The costs for small incinerators depend on the technology of the incinerator. If the incinerator is constructed locally (e.g. the medical incinerator which is described above), costs are much lower than for a fancy pre-fabricated product. Beside capital costs, costs for operation and maintenance as well as fuel (dry wood, charcoal, fuel oil, waste vegetable oil, etc.) must be budgeted (PATH 2010).

It is important to choose the appropriate incinerator to guarantee a long lifetime and minimise costs. The following are key steps to follow when selecting the appropriate incinerator for HCW Management to meet country and programmatic needs (PATH 2010):

  1. Determine your health system needs for HCWM treatment and disposal solutions.

  2. Assess the infrastructure of the area.

  3. Identify locally available incinerator designs and exchange with other people from the region who have experience with small-scale incinerators.

  4. Determine the availability of local resources to support construction and operation.

  5. Assess the policy environment.

  6. Develop cost estimates.

  7. Choose designs and determine which units to procure.

Health Aspects

As described above, open burning or dumping of waste creates many health hazards due to toxic smoke, poor hygienic conditions, and leaching of toxic substances into the groundwater and soil. The residents who live very close to open burning sites are directly exposed to the plumes of the fires. Poorly designed incinerators (e.g. if the temperature is too low or there is a malfunction of the flue gas cleaning system) often result in the release of high levels of particulates, acid gases, heavy metal vapours, carbon monoxide, dioxins, and other toxins, some of which are carcinogenic. These pollutants can cause very serious human health problems. One of the most harmful pollutants released during backyard burning of trash is dioxin. Dioxin is a known carcinogen and is associated with birth defects. Dioxin can be inhaled directly or deposited on soil, water and crops where it becomes part of the food chain (DES 2011).

 

Persistent organic pollutants (POPs) spread via a variety of mechanisms at different latitudes. Source UNEP 2002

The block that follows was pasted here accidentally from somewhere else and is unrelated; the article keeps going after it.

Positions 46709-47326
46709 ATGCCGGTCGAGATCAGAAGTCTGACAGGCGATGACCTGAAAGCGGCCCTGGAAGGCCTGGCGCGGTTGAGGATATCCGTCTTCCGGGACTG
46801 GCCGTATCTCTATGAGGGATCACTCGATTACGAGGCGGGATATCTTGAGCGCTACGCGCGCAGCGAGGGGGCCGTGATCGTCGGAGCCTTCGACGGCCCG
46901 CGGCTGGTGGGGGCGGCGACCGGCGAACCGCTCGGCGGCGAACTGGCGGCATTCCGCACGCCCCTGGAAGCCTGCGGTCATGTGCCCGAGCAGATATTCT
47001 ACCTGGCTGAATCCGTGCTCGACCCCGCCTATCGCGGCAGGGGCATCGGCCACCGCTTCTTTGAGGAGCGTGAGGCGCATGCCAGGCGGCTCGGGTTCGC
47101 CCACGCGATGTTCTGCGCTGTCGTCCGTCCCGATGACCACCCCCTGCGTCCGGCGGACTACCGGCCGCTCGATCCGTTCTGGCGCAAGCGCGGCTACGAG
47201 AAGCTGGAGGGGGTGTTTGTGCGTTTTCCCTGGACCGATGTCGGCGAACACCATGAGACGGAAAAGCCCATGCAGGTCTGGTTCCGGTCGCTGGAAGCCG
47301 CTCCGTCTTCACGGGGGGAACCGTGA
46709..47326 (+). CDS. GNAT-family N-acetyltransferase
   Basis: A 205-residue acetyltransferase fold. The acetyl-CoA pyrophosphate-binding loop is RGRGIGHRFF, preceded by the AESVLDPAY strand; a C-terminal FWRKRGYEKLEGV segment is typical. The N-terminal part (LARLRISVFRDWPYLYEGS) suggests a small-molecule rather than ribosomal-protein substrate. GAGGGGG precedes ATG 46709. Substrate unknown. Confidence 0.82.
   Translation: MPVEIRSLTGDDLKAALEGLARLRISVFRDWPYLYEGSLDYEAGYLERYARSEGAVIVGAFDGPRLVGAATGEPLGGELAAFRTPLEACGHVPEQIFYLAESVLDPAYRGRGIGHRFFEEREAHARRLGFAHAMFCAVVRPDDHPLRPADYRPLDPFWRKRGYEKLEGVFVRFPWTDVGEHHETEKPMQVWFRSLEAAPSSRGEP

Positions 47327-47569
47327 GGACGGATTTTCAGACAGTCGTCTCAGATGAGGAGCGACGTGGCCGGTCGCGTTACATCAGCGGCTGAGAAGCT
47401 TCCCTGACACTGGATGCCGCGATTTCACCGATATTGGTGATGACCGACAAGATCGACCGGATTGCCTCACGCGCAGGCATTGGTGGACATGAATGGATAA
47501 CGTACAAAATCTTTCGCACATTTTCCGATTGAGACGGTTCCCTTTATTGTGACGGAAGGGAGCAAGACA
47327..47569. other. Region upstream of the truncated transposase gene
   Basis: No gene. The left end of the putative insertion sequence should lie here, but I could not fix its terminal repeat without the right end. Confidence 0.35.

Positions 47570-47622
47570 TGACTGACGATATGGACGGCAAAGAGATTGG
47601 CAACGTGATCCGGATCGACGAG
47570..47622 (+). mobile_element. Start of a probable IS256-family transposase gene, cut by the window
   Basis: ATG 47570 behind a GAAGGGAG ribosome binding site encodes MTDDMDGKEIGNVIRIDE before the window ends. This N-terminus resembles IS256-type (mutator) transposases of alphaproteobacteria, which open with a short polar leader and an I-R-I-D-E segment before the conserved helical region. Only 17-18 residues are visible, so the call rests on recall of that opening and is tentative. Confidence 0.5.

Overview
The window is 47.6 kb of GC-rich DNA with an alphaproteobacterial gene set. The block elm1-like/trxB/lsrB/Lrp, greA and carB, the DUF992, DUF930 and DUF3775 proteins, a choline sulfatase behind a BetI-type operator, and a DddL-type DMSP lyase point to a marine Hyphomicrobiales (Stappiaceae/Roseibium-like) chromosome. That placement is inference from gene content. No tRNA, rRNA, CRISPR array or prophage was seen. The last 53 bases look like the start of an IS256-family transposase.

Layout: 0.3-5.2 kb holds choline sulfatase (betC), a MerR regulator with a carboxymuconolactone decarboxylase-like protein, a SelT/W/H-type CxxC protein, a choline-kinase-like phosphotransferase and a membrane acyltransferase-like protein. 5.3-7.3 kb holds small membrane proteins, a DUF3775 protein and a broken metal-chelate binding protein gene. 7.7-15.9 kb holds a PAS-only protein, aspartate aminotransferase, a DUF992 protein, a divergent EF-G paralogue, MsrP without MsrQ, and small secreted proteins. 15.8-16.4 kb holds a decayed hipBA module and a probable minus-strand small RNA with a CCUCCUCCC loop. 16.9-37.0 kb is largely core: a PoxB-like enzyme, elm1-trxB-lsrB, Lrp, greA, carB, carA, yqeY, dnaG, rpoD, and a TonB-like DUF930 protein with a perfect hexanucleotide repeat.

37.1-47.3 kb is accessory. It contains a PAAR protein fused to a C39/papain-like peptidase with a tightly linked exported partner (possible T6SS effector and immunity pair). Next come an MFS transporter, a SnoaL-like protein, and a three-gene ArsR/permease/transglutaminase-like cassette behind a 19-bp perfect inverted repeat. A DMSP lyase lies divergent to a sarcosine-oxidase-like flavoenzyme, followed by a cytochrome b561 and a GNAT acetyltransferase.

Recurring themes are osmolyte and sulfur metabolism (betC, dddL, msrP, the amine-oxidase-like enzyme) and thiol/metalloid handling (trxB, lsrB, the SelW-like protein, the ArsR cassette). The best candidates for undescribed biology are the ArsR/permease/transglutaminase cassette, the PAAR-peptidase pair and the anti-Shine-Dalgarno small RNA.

Persistent organic pollutants (POPs) spread via a variety of mechanisms at different latitudes. Source: UNEP (2002) 

Operation and Maintenance

Regardless of the type of incinerator that is in use, the operator must be trained to avoid accidents, damages, injuries, and to minimise health risks. Furthermore, the operator must wear heat-resistant gloves and boots, a respirator mask, safety goggles, clothes that cover the body, and a helmet. Proper operation of an incinerator ensures safe and optimal performance (e.g. temperature, loading rate, etc.) (PATH 2010). Regular inspection is necessary to prolong the lifetime and avoid damages.

Safety notes for the operator of small-scale incinerators (PRACTICAL ACTION 2000):

  • Opening the loading door may cause blowback to occur and the flame to flare up out of the loading door.

  • Particular care should be taken when using kerosene, as atomised vaporised fuel may be present at the top of the combustion chamber, which could ignite vigorously.

  • If the loading door is designed so that it hinges from the front of the incinerator and opens towards the operator, the operator should open the door while standing at the front of the incinerator. This provides the operator with some protection from any blowback and keeps him/her away from the opening to the combustion chamber.

  • The operator should wait a few moments to allow any blow back to die down before loading waste materials into the incinerator.

 Wearing personal protective equipment reduces risk from sharps, germs, exposure to blood and other bodily fluids, splashes from chemicals, inhalation of exhaust, and sparks from the incinerator. PATH 2010

Wearing personal protective equipment reduces risk from sharps, germs, exposure to blood and other bodily fluids, splashes from chemicals, inhalation of exhaust, and sparks from the incinerator. Source: PATH (2010) 

 

 

 

 

 

 

 

 

 

 

At a Glance

Working Principle

Small scale incinerators are used for all kinds of waste incineration. Some of them are pre-fabricated or constructed by local communities and locally available material (bricks, steel). It is important that the incinerators reach a high temperature to fully combust the waste. Open burning should be avoided.

Capacity/Adequacy

It is a common practice in many countries and there are also low-cost incinerators.

Performance

High if correctly constructed and operated.

Costs

Beside high-tech combustors, there also low-cost incinerators.

Self-help Compatibility

Very high if they are constructed by the community.

O&M

Needs trained operators.

Reliability

Mostly reliable, but there is a risk of malfunction if not properly maintained and operated.

Main strength

No landfills, disinfection of medical waste.

Main weakness

Leads to air pollution.

Applicability

In many countries, open burning of waste is still practiced if there is no other possibility to discharge the waste. Better solutions than open burning or landfilling are small-scale incinerators. These systems can be adapted to their use (e.g. medical waste, slaughtering waste) and provide a clean combustion without too many harmful emissions. Low-cost incinerators could be a possible solution to discharge harmful waste from poor communities.